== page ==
MR. SEEGER: It is hard to call it a profession. I kind of drifted into it and I never intended to be a musician, and I am glad I am one now, and it is a very honorable profession, but when I started out actually I wanted to be a newspaperman, and when I left school —
CHAIRMAN WALTER: Will you answer the question, please?
MR. SEEGER: I have to explain that it really wasn’t my profession, I picked up a little change in it.
CHAIRMAN WALTER: Did you practice your profession?
MR. SEEGER: I sang for people, yes, before World War II, and I also did as early as 1925.
MR. TAVENNER: And upon your return from the service in December of 1945, you continued in your profession?
MR. SEEGER: I continued singing, and I expect I always will.
MR. TAVENNER: The Committee has information obtained in part from the Daily Worker indicating that, over a period of time, especially since December of 1945, you took part in numerous entertainment features. I have before me a photostatic copy of the June 20, 1947, issue of the Daily Worker. In a column entitled “What’s On” appears this advertisement: “Tonight-Bronx, hear Peter Seeger and his guitar, at Allerton Section housewarming.” May I ask you whether or not the Allerton Section was a section of the Communist Party?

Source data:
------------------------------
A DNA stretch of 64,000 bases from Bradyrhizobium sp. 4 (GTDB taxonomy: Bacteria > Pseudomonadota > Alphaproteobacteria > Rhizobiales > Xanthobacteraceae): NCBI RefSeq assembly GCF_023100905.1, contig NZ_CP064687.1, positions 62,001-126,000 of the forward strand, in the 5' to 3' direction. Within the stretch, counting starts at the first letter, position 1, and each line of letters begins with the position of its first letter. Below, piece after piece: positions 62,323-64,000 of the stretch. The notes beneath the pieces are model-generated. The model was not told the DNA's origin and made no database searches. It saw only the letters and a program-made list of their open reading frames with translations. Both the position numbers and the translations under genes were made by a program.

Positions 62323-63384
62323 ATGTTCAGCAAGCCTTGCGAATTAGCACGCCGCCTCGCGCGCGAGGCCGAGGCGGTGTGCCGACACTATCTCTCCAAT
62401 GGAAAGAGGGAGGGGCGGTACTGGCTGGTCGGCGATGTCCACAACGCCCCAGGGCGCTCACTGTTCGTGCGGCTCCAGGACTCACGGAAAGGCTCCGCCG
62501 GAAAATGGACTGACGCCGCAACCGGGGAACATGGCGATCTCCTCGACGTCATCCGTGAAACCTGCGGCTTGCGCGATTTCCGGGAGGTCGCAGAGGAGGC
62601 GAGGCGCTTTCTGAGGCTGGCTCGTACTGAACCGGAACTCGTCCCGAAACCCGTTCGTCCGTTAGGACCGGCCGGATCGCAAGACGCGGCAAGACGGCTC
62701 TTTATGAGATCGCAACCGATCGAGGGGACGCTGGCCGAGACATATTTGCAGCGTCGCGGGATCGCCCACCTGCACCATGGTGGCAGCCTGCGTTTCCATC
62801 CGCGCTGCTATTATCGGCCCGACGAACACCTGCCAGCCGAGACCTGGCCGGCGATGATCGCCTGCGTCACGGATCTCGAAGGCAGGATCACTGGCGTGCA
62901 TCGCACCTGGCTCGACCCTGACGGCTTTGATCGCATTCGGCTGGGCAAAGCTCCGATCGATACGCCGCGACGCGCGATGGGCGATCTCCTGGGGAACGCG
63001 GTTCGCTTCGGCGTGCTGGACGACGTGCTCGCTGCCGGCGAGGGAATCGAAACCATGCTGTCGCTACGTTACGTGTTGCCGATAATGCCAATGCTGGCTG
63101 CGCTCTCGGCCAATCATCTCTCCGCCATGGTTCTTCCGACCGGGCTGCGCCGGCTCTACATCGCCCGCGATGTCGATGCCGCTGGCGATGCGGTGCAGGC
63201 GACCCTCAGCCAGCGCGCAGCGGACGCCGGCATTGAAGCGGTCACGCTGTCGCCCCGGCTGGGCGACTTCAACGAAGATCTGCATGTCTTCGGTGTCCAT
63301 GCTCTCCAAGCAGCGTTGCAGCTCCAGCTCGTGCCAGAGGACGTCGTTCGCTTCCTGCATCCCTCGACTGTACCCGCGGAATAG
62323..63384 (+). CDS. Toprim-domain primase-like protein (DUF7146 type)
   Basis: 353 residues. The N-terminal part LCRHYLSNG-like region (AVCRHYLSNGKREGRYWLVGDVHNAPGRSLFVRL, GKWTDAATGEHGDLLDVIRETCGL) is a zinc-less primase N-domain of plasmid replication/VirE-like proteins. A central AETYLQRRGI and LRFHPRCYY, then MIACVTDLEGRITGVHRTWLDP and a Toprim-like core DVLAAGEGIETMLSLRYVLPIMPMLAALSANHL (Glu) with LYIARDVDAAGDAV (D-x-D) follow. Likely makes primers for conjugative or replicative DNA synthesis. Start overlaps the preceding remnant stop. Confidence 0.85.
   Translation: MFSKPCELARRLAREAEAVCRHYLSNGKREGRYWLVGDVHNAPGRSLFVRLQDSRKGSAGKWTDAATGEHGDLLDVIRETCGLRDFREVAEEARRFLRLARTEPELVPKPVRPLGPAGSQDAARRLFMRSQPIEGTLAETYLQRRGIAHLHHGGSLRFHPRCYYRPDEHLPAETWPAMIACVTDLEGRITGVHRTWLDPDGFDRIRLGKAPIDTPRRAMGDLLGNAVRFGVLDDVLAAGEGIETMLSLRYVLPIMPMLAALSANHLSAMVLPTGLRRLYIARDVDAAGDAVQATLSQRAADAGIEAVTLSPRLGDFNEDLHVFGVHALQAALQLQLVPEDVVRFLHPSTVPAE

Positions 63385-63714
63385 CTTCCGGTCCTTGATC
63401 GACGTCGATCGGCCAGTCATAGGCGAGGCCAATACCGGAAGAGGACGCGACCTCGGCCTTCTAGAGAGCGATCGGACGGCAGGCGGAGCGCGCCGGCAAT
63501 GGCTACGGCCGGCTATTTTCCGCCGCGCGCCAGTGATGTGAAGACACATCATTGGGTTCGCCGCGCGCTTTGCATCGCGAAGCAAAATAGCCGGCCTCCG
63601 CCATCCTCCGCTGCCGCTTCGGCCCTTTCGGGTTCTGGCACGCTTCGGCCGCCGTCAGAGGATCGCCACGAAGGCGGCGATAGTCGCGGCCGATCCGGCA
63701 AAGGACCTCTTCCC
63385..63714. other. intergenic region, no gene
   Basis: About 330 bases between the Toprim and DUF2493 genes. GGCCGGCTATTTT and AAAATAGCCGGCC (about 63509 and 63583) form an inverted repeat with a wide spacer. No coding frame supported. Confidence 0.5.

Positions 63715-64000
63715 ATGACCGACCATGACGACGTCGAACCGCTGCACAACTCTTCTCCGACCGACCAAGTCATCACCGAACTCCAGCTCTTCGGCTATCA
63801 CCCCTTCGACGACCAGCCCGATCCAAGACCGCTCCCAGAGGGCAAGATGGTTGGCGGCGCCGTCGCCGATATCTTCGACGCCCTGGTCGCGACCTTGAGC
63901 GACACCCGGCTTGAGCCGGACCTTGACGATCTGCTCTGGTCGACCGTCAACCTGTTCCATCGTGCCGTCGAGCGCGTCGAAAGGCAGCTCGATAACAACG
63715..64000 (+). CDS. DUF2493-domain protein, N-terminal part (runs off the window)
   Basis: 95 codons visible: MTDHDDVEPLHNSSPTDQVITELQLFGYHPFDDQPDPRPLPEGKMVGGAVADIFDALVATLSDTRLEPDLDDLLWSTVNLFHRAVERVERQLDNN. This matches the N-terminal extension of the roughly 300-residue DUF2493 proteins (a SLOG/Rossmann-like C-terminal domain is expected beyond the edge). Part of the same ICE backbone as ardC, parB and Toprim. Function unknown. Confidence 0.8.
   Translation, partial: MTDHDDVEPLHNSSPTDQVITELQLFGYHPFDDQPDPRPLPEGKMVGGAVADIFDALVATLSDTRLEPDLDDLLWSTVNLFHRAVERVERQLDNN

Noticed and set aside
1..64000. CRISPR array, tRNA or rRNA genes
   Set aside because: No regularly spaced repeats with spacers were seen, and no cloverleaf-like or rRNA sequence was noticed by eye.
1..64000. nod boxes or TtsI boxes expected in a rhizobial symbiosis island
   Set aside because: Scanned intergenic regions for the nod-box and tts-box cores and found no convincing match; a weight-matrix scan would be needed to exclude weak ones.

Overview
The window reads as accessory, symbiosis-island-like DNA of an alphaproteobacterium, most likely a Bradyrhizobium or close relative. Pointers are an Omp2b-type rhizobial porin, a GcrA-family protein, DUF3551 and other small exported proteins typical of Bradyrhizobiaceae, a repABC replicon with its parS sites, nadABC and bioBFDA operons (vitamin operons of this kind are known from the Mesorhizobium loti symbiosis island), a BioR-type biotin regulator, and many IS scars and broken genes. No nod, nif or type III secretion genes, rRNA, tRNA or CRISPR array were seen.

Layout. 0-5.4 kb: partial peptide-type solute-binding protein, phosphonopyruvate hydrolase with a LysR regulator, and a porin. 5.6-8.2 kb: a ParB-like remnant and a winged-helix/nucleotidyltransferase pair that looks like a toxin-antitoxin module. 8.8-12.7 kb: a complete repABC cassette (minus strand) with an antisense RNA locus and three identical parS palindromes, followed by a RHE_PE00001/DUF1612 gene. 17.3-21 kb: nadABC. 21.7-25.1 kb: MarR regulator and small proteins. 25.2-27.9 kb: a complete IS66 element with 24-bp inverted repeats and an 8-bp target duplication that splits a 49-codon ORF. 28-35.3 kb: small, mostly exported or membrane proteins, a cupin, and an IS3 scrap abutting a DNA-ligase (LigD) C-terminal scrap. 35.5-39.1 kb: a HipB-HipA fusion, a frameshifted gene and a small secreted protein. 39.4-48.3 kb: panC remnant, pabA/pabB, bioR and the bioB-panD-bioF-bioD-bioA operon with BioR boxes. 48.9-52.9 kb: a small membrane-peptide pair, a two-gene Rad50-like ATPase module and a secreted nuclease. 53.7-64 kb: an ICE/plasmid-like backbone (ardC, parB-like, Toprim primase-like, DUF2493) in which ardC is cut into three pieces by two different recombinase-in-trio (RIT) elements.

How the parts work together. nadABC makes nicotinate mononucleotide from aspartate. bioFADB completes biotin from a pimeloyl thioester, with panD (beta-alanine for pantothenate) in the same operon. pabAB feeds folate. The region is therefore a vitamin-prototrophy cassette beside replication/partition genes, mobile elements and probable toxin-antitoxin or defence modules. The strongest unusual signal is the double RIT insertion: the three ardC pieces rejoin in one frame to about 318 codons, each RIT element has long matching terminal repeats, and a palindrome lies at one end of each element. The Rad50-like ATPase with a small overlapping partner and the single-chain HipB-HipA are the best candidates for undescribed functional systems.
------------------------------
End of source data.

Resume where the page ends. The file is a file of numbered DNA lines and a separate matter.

MR. SEEGER: Sir, I refuse to answer that question whether it was a quote from the New York Times or the Vegetarian Journal.
MR. TAVENNER: I don’t believe there is any more authoritative document in regard to the Communist Party than its official organ, the Daily Worker.
MR. SCHERER: He hasn’t answered the question, and he merely said he wouldn’t answer whether the article appeared in the New York Times or some other magazine. I ask you to direct the witness to answer the question.